Island of Venice
Connected to the mainland by three bridges, the Island of Venice boasts 17 miles of waterfront, palm-lined boulevards, lots of parks and a charming retail district with restaurants, boutiques and an old-fashioned ice cream parlor. Enthusiastic audiences pack the award-winning Venice Little Theatre, and some of the area's best fishing can be found at the South Jetty. The Gulf side of the island is a rich mix of private residences, condominiums and hotels, while the Intracoastal side is mostly made up of quiet residential neighborhoods.
Number of Island of Venice properties: Approximately 7,500
Number of sales 11/2004 to 11/2005: 2,526
Range of sales prices 11/2004 to 11/2005: $239,000 to $3.97 million
Average sale price 11/2004 to 11/2005: $650,000
Square footage: 768 to 3,116 square feet
A three-bedroom home at 504 Alhambra Road sold recently at its list price of $500,000. Built in 1953, the home is within an easy walk of the beach and downtown Venice. Selling agent was LueAnne Wood of Coldwell Banker Residential Real Estate. Wood co-listed the property with Larry Kurtzo, also of Coldwell Banker. Previous sales: $485,000 in December 2004; $420,000 in March 2004.
A custom-built home at 316 West Bay Drive, designed in the Italian Renaissance style, is offered for $3.7 million. The Old World masterpiece is located on a private road adjacent to the bay, offering full bay views and no bridges to the Gulf of Mexico. The home has the feel of a luxury estate, featuring 3,512 square feet of living space, three-car garage, formal dining room, state-of-the-art kitchen, wet bar, gym, pool, spa, seawall, dock and boat lift. Lush landscaping is enhanced by outdoor lighting and a working fountain. Top-of-the-line finishes include stained glass, travertine, granite, onyx, bamboo and Florida cypress. Listing agent is Andrew Smajdor of Coldwell Banker Residential Real Estate.
MLS statistics courtesy of Don Saltzman of Coldwell Banker Residential Real Estate of South Venice. MLS records transactions and listings by members of the Sarasota Board of Realtors Multiple Listing Service.
Top of the Market
A recently renovated Harbor Acres residence at 1309 Vista Drive, situated on 1.5 acres and 230 feet of bayfront, takes the top price for residential sales this month. The two-story, 5,688-square-foot home was built in 1969. Dramatic panoramic views capture the downtown skyline, Ringling Causeway, Bird Key and Big Pass, stretching past Siesta Key to the Gulf of Mexico. Manicured grounds and two mature banyan trees provide shade and privacy. The original list price was $7.8 million and the home was sold for $6.5 million by Debra Pitell of Michael Saunders & Company.
Sales information provided by Kim Ogilvie of Michael Saunders & Company.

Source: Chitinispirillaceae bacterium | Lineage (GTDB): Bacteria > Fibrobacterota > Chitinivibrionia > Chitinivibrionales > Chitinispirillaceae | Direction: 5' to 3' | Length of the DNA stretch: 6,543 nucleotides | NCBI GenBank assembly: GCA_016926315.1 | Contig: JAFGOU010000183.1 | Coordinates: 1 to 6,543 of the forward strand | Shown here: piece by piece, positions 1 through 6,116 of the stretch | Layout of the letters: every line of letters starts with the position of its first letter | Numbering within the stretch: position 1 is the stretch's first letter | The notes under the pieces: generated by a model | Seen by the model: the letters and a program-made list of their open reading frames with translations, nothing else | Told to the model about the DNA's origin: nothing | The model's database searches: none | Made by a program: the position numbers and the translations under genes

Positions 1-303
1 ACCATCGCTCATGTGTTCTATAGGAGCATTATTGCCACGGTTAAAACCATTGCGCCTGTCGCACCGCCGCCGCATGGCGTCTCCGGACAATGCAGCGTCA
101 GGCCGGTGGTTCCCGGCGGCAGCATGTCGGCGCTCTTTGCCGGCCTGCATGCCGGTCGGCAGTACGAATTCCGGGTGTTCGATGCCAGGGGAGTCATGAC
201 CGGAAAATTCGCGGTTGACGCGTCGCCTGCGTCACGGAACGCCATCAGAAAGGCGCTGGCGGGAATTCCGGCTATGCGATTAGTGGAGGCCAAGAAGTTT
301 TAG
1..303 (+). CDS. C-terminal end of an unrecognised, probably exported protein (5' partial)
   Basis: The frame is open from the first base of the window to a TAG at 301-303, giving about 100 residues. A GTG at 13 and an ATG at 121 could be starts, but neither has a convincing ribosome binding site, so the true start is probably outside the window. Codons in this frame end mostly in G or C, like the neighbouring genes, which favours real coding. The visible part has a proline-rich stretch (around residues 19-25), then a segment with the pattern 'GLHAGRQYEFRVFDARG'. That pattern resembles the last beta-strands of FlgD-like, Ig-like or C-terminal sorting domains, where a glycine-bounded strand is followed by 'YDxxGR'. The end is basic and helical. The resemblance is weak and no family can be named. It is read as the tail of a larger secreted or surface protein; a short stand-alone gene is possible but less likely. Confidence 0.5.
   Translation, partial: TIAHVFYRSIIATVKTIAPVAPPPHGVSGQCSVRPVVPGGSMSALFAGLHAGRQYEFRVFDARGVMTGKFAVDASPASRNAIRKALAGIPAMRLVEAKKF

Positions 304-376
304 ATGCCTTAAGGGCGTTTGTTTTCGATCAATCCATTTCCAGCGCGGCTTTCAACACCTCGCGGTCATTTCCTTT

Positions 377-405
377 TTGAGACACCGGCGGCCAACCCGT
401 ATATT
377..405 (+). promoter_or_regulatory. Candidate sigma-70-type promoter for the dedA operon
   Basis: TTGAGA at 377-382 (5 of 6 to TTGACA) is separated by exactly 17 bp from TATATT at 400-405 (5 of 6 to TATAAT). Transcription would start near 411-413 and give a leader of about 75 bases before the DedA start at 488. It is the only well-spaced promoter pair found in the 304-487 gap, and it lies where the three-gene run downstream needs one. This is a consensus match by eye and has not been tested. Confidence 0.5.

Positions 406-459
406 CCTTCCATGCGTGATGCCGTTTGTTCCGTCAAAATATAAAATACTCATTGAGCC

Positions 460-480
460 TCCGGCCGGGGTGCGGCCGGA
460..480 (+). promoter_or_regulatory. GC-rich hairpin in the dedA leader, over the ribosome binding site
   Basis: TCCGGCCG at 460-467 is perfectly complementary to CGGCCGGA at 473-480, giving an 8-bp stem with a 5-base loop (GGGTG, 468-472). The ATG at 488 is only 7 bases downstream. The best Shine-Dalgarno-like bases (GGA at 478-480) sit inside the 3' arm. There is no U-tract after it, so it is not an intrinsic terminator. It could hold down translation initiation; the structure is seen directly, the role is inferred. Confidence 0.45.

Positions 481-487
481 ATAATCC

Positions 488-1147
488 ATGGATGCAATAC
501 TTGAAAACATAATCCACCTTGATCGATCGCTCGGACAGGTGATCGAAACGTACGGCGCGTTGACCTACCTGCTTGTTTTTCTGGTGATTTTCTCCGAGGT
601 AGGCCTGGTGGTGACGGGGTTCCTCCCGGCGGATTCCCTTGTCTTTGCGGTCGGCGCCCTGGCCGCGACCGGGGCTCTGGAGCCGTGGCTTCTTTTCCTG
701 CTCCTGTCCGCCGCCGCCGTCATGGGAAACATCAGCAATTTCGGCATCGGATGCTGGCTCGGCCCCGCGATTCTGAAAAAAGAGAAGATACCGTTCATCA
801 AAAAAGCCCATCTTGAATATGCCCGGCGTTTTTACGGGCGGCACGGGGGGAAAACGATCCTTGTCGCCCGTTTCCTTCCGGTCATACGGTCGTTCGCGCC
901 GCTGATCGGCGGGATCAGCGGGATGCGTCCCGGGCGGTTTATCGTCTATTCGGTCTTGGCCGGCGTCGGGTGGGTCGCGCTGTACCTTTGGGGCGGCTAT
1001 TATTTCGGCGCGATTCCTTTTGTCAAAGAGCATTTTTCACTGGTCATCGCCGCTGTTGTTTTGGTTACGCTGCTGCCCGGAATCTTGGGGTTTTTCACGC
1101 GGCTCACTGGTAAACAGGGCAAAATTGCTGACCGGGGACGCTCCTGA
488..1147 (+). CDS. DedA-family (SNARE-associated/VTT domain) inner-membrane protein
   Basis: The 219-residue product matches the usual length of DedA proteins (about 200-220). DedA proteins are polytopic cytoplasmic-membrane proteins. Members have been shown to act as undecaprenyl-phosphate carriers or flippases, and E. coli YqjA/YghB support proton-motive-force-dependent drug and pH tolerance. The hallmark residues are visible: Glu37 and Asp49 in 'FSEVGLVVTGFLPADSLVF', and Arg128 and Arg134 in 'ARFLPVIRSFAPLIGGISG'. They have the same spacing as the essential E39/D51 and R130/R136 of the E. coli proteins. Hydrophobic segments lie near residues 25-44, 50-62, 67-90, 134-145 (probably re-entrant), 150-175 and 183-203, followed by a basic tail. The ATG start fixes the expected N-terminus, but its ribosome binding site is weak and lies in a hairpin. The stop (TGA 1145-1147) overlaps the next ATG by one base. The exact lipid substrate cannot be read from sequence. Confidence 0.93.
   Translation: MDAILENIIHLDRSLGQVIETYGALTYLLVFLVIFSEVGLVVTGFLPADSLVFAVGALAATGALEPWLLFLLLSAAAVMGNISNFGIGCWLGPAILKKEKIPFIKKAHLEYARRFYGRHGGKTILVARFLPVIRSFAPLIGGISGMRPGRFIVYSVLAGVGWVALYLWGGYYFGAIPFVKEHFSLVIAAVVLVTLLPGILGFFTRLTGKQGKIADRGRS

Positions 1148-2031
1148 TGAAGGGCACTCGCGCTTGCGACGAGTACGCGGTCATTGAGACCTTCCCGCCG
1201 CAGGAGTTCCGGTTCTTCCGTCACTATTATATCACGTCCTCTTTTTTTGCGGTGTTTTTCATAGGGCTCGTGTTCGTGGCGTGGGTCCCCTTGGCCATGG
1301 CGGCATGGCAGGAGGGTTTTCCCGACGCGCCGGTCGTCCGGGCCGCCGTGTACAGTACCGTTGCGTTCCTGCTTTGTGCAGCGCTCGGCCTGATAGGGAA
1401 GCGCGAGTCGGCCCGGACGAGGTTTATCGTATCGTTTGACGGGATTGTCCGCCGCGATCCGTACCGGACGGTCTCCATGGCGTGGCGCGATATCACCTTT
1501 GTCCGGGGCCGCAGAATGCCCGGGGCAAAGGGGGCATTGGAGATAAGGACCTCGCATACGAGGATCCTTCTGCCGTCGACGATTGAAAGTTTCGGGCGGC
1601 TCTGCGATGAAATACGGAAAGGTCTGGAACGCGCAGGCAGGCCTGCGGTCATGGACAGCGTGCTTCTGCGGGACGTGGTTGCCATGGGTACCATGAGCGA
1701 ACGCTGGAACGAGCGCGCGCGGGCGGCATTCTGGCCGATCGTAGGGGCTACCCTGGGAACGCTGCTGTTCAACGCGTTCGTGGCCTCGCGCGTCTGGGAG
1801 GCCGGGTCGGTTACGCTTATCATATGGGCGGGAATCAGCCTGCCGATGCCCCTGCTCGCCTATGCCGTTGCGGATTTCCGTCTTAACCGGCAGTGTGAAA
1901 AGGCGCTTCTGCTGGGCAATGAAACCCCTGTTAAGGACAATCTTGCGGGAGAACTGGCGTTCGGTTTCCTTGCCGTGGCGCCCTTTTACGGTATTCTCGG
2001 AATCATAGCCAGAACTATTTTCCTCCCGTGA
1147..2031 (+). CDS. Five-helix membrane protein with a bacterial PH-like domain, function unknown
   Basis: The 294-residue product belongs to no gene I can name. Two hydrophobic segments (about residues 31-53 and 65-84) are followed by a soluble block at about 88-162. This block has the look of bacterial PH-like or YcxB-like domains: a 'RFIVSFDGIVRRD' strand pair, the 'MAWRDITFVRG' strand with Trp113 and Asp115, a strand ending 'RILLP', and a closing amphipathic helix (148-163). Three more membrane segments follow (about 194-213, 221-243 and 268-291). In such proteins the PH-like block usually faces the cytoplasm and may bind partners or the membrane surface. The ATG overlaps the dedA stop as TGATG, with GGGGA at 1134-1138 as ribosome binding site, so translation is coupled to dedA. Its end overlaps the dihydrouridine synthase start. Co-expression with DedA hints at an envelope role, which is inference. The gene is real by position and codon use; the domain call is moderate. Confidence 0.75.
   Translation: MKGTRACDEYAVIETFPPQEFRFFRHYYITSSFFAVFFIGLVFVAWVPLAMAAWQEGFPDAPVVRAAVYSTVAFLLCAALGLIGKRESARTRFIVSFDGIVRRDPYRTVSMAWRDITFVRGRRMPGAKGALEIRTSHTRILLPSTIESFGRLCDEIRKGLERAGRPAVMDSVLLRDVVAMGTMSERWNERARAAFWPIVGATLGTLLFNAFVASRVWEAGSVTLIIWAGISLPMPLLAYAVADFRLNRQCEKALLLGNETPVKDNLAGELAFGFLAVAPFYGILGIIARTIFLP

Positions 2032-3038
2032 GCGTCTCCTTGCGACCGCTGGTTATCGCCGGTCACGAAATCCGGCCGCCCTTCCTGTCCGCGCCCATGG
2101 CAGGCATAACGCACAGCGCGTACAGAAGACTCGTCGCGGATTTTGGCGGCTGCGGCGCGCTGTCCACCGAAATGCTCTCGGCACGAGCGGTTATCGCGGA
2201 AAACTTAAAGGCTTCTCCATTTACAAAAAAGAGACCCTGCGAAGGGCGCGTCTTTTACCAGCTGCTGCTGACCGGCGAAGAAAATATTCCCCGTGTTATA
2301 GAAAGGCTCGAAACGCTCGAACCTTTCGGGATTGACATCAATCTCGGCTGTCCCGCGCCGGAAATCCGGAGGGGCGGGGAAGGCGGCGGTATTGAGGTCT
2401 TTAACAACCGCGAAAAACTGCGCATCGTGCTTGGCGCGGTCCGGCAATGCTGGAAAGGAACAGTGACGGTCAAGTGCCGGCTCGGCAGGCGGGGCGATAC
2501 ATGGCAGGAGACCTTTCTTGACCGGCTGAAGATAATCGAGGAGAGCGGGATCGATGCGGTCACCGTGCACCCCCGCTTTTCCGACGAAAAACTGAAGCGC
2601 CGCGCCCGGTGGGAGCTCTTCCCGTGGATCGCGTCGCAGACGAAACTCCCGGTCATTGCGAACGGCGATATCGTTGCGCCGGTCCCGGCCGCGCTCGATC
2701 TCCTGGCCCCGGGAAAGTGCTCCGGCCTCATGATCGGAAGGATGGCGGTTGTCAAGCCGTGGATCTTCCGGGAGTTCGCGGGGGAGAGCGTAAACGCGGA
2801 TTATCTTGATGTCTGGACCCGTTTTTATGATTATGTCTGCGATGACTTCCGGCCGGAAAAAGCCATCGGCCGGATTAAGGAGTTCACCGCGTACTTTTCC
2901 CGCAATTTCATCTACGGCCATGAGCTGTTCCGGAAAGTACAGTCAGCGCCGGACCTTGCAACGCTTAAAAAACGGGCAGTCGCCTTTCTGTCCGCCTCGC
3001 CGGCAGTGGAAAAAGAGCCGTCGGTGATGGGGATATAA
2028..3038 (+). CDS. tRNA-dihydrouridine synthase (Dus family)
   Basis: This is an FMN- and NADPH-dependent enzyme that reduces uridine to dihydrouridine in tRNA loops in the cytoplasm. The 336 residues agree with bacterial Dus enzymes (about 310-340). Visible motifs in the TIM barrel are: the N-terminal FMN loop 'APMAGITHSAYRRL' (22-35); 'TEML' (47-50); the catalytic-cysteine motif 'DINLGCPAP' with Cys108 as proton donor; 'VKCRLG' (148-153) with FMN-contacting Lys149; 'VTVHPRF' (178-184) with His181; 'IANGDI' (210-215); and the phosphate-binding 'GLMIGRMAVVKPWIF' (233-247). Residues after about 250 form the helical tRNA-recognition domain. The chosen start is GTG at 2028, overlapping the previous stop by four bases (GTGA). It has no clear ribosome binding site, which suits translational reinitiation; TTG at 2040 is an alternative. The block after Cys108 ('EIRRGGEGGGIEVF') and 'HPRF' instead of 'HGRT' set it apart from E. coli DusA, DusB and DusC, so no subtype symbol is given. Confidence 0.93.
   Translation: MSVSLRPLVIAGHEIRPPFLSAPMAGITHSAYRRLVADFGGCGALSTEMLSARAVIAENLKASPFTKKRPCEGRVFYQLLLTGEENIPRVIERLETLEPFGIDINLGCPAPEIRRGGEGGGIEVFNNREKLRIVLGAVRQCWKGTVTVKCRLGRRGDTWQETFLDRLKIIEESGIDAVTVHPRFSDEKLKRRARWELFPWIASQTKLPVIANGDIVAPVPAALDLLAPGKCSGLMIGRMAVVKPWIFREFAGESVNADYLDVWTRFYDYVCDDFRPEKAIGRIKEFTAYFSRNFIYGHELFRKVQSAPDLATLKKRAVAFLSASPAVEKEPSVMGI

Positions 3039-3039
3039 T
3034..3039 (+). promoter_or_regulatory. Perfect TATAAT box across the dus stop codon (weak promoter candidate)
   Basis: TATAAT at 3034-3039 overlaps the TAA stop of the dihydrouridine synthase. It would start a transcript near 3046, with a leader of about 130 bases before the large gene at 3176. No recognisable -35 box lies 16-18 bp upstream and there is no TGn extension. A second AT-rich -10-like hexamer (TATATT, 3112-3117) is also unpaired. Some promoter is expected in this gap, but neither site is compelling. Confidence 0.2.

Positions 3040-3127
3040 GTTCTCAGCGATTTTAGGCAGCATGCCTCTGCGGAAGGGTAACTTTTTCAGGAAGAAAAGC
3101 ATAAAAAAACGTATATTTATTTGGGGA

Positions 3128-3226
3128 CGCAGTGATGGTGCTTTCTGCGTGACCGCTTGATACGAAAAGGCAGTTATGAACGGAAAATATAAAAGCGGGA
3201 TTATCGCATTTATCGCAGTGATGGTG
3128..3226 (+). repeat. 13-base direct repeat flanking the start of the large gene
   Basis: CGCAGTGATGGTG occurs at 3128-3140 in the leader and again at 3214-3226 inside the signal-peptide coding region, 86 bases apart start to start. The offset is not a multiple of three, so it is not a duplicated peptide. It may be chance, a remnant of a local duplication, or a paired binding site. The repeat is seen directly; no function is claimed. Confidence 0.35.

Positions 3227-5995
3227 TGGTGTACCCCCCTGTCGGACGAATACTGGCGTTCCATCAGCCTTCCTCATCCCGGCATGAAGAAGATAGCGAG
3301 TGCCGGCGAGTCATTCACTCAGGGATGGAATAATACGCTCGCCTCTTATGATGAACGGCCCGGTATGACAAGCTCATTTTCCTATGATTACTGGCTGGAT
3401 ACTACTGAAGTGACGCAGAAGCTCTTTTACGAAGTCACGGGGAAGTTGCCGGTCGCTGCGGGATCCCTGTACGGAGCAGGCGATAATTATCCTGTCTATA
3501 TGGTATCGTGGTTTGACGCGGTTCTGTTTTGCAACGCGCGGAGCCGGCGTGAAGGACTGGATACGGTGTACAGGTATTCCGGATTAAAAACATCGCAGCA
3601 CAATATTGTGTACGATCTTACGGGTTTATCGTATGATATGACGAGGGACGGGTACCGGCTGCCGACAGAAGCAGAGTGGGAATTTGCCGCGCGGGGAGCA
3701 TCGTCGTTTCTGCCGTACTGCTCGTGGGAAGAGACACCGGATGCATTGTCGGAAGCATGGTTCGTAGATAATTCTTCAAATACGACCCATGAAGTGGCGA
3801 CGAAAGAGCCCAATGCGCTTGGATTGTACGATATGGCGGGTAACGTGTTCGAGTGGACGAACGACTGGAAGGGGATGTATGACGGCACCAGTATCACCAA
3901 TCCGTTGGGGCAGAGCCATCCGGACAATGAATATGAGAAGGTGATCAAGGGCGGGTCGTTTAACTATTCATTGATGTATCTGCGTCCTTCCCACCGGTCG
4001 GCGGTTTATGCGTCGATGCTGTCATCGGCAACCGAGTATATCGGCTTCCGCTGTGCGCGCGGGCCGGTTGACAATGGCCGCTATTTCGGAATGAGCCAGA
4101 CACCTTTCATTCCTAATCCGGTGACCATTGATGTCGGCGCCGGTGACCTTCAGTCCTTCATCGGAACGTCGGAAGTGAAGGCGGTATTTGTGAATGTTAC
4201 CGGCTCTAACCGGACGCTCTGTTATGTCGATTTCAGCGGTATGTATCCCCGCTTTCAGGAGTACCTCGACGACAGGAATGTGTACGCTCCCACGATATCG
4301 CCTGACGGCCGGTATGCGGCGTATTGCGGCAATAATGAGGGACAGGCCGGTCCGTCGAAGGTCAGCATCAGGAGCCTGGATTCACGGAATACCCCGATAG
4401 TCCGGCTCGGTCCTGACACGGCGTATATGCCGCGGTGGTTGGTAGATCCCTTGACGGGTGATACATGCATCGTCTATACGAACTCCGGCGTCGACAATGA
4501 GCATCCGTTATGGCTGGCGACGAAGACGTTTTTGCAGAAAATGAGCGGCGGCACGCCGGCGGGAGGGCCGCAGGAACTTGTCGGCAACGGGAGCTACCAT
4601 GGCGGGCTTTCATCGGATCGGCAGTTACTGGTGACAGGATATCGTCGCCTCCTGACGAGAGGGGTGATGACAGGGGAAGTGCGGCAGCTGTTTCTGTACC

CHARLESTON CHARM Homebuyers hungering for a sense of community along with historic charm and traditional style may have found their Camelot. Charleston Place, a 95-residence community being built on Venetia Bay Boulevard in Venice, seeks to re-create the urban character and neighborhood feel of its namesake city.
The project will feature a mix of one- and two-bedroom condominiums and townhomes ranging from 1,200 to 2,100 square feet along tree-lined boulevards with period streetlamps. Taking its architectural and landscaping cues from Charleston, S.C., the development will offer exteriors that replicate the pleasing color palette of Charleston and interiors with hardwood floors, fireplaces, crown moldings and elevated ceilings. Lushly landscaped common areas will incorporate walking paths with benches, fountains, statuary and wrought iron.
Landscape architect Larry Washmuth spent time in the South Carolina city studying indigenous plants and trees before creating his outline for the Venice community. Linda Stevenson of Stevenson Architects, the firm that oversaw the $15 million restoration of Cà d'Zan, designed the community meeting house. "When I learned that one of the goals of Charleston Place was to emulate the ambiance of Charleston, my interest level soared," says Stevenson. "I saw this as a wonderful opportunity to echo that city's historical charm and elegance in the design."
And size matters. "One of the major differences between Charleston Place and the majority of other community developments on the Gulf Coast is scale," explains architect James F. Soller of James Soller & Associates. "Almost everywhere there's a new project built, you see towering construction cranes soaring 15 or 18 stories into the sky. Charleston Place is three stories high, with varying elevations that remind one more of an old brownstone neighborhood than an anonymous glass and cement high-rise."